That does put the brokers in a quandary. For they had no authorization from back home to jump the gun like this. But neither is this premature marriage all their own doing. They just happened to talk it into the open. Their quandary does not lack for humor, probably a trick by the Holy Spirit. But neither does it lack for pain. I remember the Lutheran-Roman Catholic Dialogue USA. Right in the midst of the dialogists’ discovery of their miraculous unity they had to interrupt their conversation and retire to the Eucharist – separately, Lutherans in one room, Roman Catholics in another. Of course that could all be justified under the name of “ecumenical restraint.” At the same time I think most of us found it anguishing, like what Luther called “the dear holy cross,” the sort of mutual cross-bearing which occurs only within the same one church. By that point the hapless dialogists must recognize, however uncomfortably, that the dialogue itself has become no longer just a preliminary but the very practice of being Church together.

In view of the dialogists’ quandary I can appreciate why the Formula sounds so ambiguous. But the fact is, it does. On the one hand it says of our Lutheran and Reformed churches that we are “entering into full communion.” On the other hand, it declares that we “are in full communion.” I interpret this ambivalence to apply to all the churches in the proposal. Still, which is it, a strict logician might ask. Now first “entering into?” Or already “are in?” Answer: Yes. For haven’t all these years of dialogue between us, here and overseas, proven not only the “not yet” but also surely the “already.” Ask the dialogists themselves.

But then comes the objection: to tout dialogue as itself an act of church union, not just a prologue to it, is like elevating it to a sacrament. I doubt that we need to worry about that. Better we should worry – especially we Lutherans – lest we forget a classic reminder from our own Confessions. Luther made a point of reminding his fellow sinners that God graces us “in more than one way”: not only through public proclamation and Baptism and The Holy Communion, but also through “the mutual conversation and consolation of brothers [and sisters].” (Smalcald Articles III.iv). If that’s what the Formula means by a “breakthrough concept,” it might at least have explained that the breakthrough isn’t all that recent.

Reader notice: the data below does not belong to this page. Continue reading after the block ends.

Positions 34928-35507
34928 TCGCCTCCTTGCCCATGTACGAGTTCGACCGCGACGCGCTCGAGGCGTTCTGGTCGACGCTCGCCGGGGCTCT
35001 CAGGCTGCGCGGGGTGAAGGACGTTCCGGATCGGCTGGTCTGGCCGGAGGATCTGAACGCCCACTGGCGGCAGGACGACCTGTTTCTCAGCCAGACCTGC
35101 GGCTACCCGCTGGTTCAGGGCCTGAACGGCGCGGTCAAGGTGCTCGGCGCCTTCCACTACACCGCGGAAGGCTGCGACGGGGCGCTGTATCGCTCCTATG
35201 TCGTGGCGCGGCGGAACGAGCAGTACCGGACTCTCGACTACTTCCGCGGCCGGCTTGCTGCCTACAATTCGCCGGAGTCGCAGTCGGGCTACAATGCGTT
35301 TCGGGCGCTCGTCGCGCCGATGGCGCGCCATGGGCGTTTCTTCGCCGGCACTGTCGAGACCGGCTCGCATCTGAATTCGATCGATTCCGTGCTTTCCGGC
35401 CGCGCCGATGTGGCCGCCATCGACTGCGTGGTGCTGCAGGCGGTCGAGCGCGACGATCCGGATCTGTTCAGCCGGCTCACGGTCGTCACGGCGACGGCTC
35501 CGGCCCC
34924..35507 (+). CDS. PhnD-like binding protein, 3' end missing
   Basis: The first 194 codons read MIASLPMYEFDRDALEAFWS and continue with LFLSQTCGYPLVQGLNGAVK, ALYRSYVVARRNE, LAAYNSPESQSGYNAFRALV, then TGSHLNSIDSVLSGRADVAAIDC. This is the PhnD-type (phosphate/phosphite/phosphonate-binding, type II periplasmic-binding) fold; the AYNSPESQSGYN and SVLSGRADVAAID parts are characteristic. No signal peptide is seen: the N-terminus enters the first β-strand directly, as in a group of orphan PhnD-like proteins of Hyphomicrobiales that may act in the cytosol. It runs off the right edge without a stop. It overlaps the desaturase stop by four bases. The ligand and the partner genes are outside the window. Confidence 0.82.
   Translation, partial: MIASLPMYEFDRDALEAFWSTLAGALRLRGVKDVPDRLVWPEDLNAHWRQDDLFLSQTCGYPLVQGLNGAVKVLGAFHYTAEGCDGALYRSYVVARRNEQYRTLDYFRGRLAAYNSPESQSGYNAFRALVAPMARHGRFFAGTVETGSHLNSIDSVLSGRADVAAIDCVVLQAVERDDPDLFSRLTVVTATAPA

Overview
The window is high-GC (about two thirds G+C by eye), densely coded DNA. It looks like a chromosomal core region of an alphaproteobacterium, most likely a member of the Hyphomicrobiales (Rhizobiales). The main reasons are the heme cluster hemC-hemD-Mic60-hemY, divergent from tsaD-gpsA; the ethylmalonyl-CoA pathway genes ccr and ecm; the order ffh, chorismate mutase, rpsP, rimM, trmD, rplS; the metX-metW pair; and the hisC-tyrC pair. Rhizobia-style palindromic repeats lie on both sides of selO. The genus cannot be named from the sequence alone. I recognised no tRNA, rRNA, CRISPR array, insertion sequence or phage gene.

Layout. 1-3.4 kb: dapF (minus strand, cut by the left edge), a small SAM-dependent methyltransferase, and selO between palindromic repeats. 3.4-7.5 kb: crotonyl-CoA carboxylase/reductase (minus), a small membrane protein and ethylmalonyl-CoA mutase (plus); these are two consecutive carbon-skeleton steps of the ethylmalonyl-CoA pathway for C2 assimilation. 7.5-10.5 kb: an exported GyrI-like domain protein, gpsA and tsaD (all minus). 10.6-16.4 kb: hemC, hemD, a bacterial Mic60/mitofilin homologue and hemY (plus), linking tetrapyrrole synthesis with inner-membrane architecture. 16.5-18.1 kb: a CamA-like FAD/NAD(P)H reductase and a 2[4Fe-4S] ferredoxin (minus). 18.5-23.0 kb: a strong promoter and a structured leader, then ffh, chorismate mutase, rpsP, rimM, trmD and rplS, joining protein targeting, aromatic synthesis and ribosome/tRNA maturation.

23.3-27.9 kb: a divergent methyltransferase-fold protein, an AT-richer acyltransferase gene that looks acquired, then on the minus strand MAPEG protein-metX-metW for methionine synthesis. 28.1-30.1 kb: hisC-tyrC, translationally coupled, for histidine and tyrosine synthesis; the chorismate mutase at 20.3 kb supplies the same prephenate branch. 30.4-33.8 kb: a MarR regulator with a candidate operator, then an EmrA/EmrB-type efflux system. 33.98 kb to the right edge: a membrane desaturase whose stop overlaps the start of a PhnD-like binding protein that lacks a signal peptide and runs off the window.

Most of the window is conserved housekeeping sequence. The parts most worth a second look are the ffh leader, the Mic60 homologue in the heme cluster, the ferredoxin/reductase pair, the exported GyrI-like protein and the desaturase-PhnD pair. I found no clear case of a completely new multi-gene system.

Spreading the Fun

To our great debt and blessing, our Lutheran-Reformed dialogists have by their firsthand communion amongst themselves proved to their satisfaction that communion between our denominations is now at hand. The next step is up to us. How shall we respond? Merely by voting approval? And as we vote shall we, with a shrug of relief, exclaim, “What further need have we of dialogue?” Or just as bad: “What further need have we of dialogue – the professors, maybe, but surely not we in the congregations and presbyteries and synods?” Alas, if that is our response, then the very foreboding which I vented at the outset is confirmed. And if the Formula by its own unclarity allows for such a wimpish response from the Churches, even though that was not intended, the proposal richly deserves my “modest No,” never mind how I vote. “What further need have we of dialogue,” indeed! Not only is dialogue exactly what we “need” – we, churchwide. It is the most gracious, most churchly thing that could happen to us. What we ought rather reply, as we “receive” the witness of the dialogists, is: “Why should they have all the fun!”

For the new look in dialogues, as I’ve called it, involves also a third feature, beyond the mutual exchange of yes-buts, beyond dialogue as itself a means of grace. This third feature transforms what in older dialogues was called the process of “reception.” That used to be the legal last step in the dialogical sequence. Once the churches back home voted to “receive” their dialogists’ joint recommendations they would then, typically, dismiss the dialogists with thanks. In effect they were saying, What further need have we of dialogue? The only thing left, presumably, was for the joint statement of the dialogists to be denominationally “implemented,” enforced churchwide. But further churchwide theological dialogue, bilaterally, between local or regional churches? What could be more superfluous, anticlimactic! So it once seemed.

But in recent years things have changed, at least in some notable dialogues. If you are interested in examples, you may want to read the article I cited earlier, in dialog five years ago. What used to be the final stage, the “reception,” the point at which really decisive dialogue came to a halt, has begun to be inverted into virtually the opposite.